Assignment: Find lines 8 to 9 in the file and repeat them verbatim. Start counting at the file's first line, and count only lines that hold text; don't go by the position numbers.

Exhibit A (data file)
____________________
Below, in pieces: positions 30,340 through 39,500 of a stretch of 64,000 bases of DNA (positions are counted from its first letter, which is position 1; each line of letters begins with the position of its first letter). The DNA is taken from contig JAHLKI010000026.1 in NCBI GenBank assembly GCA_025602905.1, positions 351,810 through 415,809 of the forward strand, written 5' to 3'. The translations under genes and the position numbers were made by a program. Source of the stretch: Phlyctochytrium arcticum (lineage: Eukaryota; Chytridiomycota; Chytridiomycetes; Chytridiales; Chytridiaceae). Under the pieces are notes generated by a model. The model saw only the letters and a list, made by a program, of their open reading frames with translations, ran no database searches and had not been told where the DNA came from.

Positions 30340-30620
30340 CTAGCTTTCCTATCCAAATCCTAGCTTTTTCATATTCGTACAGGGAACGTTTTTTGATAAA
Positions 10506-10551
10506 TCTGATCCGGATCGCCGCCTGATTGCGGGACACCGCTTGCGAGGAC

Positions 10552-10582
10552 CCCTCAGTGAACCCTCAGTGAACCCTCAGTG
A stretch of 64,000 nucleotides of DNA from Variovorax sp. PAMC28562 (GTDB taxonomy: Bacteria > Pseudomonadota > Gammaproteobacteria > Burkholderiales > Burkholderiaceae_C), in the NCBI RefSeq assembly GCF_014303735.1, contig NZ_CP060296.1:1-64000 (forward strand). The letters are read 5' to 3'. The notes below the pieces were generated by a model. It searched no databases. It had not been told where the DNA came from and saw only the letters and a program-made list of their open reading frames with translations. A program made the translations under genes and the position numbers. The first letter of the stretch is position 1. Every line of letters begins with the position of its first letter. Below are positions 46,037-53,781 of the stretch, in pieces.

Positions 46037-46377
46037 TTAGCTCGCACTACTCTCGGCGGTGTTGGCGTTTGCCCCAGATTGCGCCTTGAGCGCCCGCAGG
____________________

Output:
A stretch of 64,000 nucleotides of DNA from Variovorax sp. PAMC28562 (GTDB taxonomy: Bacteria > Pseudomonadota > Gammaproteobacteria > Burkholderiales > Burkholderiaceae_C), in the NCBI RefSeq assembly GCF_014303735.1, contig NZ_CP060296.1:1-64000 (forward strand). The letters are read 5' to 3'. The notes below the pieces were generated by a model. It searched no databases. It had not been told where the DNA came from and saw only the letters and a program-made list of their open reading frames with translations. A program made the translations under genes and the position numbers. The first letter of the stretch is position 1. Every line of letters begins with the position of its first letter. Below are positions 46,037-53,781 of the stretch, in pieces.

Positions 46037-46377